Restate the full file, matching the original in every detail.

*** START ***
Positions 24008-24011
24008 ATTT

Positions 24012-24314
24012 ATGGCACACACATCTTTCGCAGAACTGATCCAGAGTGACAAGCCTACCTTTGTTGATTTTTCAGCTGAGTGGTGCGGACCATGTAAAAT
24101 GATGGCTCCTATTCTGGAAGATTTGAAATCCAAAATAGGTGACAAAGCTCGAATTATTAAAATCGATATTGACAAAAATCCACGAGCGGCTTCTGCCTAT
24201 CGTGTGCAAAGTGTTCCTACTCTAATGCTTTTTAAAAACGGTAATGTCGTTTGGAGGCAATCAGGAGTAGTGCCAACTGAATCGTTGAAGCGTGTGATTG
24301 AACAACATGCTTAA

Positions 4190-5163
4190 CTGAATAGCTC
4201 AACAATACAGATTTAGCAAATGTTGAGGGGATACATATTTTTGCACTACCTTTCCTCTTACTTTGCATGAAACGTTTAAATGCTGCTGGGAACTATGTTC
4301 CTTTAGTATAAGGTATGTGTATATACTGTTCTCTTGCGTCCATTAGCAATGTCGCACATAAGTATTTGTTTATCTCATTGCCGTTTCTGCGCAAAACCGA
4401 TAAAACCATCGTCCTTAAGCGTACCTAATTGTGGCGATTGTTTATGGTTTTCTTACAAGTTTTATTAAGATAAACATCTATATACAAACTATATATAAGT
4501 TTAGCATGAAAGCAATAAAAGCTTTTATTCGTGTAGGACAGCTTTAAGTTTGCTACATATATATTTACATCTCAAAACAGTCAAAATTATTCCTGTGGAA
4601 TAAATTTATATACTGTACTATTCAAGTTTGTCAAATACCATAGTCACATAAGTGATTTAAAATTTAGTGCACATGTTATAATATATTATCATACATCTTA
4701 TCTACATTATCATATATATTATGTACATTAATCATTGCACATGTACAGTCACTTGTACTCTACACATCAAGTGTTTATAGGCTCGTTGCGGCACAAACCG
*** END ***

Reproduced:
Positions 24008-24011
24008 ATTT

Positions 24012-24314
24012 ATGGCACACACATCTTTCGCAGAACTGATCCAGAGTGACAAGCCTACCTTTGTTGATTTTTCAGCTGAGTGGTGCGGACCATGTAAAAT
24101 GATGGCTCCTATTCTGGAAGATTTGAAATCCAAAATAGGTGACAAAGCTCGAATTATTAAAATCGATATTGACAAAAATCCACGAGCGGCTTCTGCCTAT
24201 CGTGTGCAAAGTGTTCCTACTCTAATGCTTTTTAAAAACGGTAATGTCGTTTGGAGGCAATCAGGAGTAGTGCCAACTGAATCGTTGAAGCGTGTGATTG
24301 AACAACATGCTTAA

Positions 4190-5163
4190 CTGAATAGCTC
4201 AACAATACAGATTTAGCAAATGTTGAGGGGATACATATTTTTGCACTACCTTTCCTCTTACTTTGCATGAAACGTTTAAATGCTGCTGGGAACTATGTTC
4301 CTTTAGTATAAGGTATGTGTATATACTGTTCTCTTGCGTCCATTAGCAATGTCGCACATAAGTATTTGTTTATCTCATTGCCGTTTCTGCGCAAAACCGA
4401 TAAAACCATCGTCCTTAAGCGTACCTAATTGTGGCGATTGTTTATGGTTTTCTTACAAGTTTTATTAAGATAAACATCTATATACAAACTATATATAAGT
4501 TTAGCATGAAAGCAATAAAAGCTTTTATTCGTGTAGGACAGCTTTAAGTTTGCTACATATATATTTACATCTCAAAACAGTCAAAATTATTCCTGTGGAA
4601 TAAATTTATATACTGTACTATTCAAGTTTGTCAAATACCATAGTCACATAAGTGATTTAAAATTTAGTGCACATGTTATAATATATTATCATACATCTTA
4701 TCTACATTATCATATATATTATGTACATTAATCATTGCACATGTACAGTCACTTGTACTCTACACATCAAGTGTTTATAGGCTCGTTGCGGCACAAACCG